So self-regarding and caught up in hubris Adamu that he actually presumed to judge Professor Wole Soyinka as a non-intellectual. Such was the spectre of a midget contesting the characterisation of a ten feet tall as a giant. With the evidence of five years stewardship it would be interesting to know what he now thinks of the dissembling caricature at the Aso rock presidential villa. We all better begin to pray that the exorbitant price of knowing Buhari for what he truly is does not peak in a violent disintegration of Nigeria.This is the tragic tipping point to which the horrific presidency of General Buhari has consigned Nigeria. In a tragic irony, Adamu Adamu was actually given to such conjecture were his Allah annointed candidate continually “rigged out” in elections. For him and fellow traveller Trump, the only way his candidate loses his elections is if he is rigged out.

In his response to the criticism (of the king of Iselu) of his visit to Buhari on account of the Sunday Igboho revolt, the Ooni of Ife admonished “Were you there when I discussed with Buhari? If I had not gone to speak the truth to power, do you have an idea of what was planned for Sunday (Igboho) and things that will happen afterward?” It appears respondents missed out on a threat embedded in this excerpt and that is “do you have an idea of what was planned for Sunday (Igboho) and things that will happen afterward?” This raises the question of what was the plan and who was doing the planning and what are those things scheduled to happen afterwards? The logical extrapolation here is that the source of this information and threat, unwittingly conveyed by the Ooni, is the president. This is in sync with similar threats from representative notable individuals and pressure groups from the North exemplified by Bashir Tofa and the Northern Elders Forum. In absurd portrayal of self- reversal of roles, they are playing the vicarious victims of the lawful and non-discriminatory directive of the Ondo State governor Rotimi Akeredolu to those illegaly occupying the government forest reserves regardless of their ethnic identities. Moreso that the culprits had turned the space into a criminals den.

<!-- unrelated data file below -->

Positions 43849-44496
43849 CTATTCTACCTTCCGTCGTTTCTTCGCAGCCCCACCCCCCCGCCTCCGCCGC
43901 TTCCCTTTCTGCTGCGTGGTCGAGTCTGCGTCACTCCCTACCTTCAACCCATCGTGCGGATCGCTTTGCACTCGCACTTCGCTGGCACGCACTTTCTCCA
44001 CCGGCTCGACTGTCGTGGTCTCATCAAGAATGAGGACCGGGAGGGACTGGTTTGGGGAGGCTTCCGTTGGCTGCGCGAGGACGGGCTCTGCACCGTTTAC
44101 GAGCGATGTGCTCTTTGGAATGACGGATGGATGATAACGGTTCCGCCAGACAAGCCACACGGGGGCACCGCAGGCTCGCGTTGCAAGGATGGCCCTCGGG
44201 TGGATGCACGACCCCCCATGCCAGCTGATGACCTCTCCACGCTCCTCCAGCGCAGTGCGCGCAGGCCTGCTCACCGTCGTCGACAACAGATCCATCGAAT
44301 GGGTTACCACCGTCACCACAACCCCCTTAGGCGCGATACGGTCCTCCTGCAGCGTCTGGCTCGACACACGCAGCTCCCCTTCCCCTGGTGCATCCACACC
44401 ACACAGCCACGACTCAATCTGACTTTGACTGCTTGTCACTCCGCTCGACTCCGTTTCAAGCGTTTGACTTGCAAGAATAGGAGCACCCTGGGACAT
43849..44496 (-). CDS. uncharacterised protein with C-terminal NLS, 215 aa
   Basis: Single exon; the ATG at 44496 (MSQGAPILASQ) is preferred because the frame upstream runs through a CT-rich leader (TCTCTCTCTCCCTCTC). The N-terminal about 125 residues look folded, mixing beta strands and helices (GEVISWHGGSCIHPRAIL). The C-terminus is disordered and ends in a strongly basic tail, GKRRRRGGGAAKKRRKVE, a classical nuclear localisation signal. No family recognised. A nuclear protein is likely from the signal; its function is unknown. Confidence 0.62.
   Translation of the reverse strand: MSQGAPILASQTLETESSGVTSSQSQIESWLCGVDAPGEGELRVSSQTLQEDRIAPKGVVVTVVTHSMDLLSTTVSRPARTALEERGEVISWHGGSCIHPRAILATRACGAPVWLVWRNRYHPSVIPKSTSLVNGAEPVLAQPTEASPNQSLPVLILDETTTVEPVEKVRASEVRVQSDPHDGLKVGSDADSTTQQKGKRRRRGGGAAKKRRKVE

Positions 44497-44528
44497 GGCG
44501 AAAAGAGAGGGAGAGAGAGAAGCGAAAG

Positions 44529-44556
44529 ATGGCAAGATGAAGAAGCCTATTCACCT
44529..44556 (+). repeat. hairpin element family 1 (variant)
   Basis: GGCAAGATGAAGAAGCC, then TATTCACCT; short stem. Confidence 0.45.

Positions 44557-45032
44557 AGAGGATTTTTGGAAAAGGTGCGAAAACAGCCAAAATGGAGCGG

Complementing the initiative of Akeredolu was the popular revolt against terrorist and kidnapping syndicates championed by Sunday Igboho in Ibarapa.This drama queen act of playing the victim echoes the antecedent of the parochial truculence and arrogance of the indignant Buhari led Fulani warlords delegation to the erstwhile governor of Oyo State, late Lam Adesina, 20 years ago. As now, the trouble then was between Fulani nomads and Yoruba farmer communities in Oke Ogun. It was the beginning of an unlikely Buhari political career predicated on Northern Muslim irridentism and fulani supremacy of a particularly insular brand.

From charging Muslims to vote for ‘those who will protect their religion’ and fevered propagator in chief of the sharia rebellion to the patronage of Miyetti Allah, there has been no looking back for the president. Given what Buhari has become, to the chagrin of his naive enablers in the election of 2015, I have often been tempted to rub it in and mock that it serves you right. Where is the logic and merit in electing as president a politician who rose to prominence on the back of constituting an implicit threat to the unity of Nigeria?
If former President Goodluck Jonathan was corrupt and incompetent, how is a self-advertised threat to the notion of Nigerian nationhood a better bargain? Never mind that under Mr. Integrity, corruption has attained to the status of the fundamental objective and directive principle of state policy.